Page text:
Tuesday, February 23, 2016

Five Aspects in Closing IT Gaps

IT can be an integral part of the business, by identifying the blind spots and close the gaps.

Organizations large and small are on the journey of digital transformation. The overly rigid business hierarchy with command-and-control management style came through the industrial revolution with the perspective that everything, including organizations, can be viewed as mechanical in nature. In the "Birth of the Chaotic Age" with explosive information abundance and the dawn of digitalization, it makes a very strong case that command-and-control organizations with bureaucratic culture are inherently incapable of handling, processing, managing the sheer volume of information we are faced with. IT as the information steward of the business, how to close the gaps, and help to build a hyper-connected and highly innovative digital organization?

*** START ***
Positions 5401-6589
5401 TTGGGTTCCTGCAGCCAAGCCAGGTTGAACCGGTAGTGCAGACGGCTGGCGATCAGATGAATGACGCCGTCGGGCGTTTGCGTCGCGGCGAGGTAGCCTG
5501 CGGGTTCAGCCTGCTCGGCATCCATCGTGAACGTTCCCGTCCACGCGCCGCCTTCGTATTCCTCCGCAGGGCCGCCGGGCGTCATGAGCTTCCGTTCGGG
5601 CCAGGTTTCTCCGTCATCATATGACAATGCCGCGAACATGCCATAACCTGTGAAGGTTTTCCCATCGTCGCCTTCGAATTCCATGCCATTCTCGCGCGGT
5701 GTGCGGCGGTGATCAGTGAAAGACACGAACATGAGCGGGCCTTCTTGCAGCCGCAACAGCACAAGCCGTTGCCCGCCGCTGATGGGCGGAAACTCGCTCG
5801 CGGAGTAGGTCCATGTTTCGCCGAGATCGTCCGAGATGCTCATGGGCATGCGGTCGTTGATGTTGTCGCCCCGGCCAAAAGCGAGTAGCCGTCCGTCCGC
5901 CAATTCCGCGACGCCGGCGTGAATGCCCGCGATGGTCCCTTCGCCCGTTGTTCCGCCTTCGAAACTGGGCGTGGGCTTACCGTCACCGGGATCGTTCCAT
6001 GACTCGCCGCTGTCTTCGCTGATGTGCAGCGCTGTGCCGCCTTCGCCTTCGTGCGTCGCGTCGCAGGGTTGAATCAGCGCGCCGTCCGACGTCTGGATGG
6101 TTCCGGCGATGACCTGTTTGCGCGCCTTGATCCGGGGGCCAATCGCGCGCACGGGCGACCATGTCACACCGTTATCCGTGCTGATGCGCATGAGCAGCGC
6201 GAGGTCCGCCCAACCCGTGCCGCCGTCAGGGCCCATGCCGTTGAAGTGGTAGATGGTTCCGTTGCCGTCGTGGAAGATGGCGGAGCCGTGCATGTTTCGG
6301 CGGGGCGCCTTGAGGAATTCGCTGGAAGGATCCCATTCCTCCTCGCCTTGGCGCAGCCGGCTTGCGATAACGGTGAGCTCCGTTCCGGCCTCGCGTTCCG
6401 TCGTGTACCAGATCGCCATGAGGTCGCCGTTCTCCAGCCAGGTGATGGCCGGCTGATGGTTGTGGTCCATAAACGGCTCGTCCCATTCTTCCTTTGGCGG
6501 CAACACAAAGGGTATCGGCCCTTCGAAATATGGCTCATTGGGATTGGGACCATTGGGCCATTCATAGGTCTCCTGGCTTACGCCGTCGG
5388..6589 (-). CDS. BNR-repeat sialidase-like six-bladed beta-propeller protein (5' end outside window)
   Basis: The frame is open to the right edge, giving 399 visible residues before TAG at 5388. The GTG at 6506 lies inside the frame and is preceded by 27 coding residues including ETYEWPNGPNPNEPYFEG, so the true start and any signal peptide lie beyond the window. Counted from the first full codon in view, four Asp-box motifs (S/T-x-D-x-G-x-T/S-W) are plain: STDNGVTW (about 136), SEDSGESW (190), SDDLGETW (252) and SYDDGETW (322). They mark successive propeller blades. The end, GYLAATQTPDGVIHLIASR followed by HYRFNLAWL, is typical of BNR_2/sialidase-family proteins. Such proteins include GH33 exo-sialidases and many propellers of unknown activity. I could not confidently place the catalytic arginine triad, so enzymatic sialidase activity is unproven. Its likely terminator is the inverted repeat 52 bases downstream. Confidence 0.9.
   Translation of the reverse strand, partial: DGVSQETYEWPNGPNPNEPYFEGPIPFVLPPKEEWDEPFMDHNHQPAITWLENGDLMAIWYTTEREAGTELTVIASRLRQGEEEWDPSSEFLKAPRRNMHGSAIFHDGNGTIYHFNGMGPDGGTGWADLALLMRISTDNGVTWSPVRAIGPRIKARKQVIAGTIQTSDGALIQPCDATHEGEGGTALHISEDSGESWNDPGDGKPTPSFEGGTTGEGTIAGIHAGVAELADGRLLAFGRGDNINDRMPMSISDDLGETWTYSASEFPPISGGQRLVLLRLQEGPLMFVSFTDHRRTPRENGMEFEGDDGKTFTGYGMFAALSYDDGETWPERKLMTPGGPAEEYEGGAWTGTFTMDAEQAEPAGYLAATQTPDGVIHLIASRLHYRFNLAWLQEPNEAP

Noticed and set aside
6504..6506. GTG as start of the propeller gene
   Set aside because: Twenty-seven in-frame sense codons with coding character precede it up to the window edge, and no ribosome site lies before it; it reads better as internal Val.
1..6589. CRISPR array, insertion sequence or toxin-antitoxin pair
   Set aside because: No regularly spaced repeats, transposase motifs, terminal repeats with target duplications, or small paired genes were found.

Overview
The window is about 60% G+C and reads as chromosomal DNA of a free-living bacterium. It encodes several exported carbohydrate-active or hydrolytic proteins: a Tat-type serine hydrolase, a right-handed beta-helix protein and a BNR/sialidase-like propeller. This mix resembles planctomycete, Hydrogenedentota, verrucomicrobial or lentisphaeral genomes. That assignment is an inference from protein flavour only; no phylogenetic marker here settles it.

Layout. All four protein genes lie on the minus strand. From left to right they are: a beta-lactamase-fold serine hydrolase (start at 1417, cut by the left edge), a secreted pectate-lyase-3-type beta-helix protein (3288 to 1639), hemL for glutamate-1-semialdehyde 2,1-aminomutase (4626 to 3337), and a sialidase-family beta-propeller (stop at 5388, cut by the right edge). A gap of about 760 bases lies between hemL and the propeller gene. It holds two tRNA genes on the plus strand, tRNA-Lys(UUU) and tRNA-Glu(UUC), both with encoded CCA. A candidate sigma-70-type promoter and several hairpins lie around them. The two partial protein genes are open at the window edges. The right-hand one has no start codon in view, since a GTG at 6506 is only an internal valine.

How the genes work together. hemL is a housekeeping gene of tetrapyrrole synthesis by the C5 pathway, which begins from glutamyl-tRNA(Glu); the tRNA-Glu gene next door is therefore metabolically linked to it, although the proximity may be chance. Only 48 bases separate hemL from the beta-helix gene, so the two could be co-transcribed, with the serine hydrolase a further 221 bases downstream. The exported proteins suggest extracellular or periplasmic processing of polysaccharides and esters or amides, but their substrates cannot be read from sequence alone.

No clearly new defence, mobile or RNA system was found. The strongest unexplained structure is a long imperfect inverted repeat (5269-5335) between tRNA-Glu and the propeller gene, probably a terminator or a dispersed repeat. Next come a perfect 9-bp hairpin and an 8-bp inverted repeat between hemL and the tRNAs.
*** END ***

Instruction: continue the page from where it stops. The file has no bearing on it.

Be aware of blind spots: “Blind Spot” is due to a lack of sufficient resources or silo thinking. The senior leader should have the ability to see the big picture, to complement the team’s viewpoint. Most teams operate with an incomplete and relatively small view of the world. IT often gets criticized because it does not deliver value to the business and its focus is not on the business where it should be. Many companies are trying to do more with less. Unfortunately, the IT department seems to be one of the first teams to be impacted by any budget cuts, and many IT organizations get stuck at the lower level of maturity as an order taker. This results in a team that has to spend all their time to “keep the light on” rather than focusing on developing STRATEGIES that advance the business and give them a competitive edge in the marketplace. If IT departments are going to move up the maturity curve, they have to be aware of the variety of blind spot (either in performance management or talent management, etc.) They must alleviate themselves of the mundane, daily tasks that weigh them down. High performance cannot be achieved unless the IT department improves their act and must engage the business, not the geek in the tech tower. IT must engage the business more to avoid blind spots and bridge the gaps.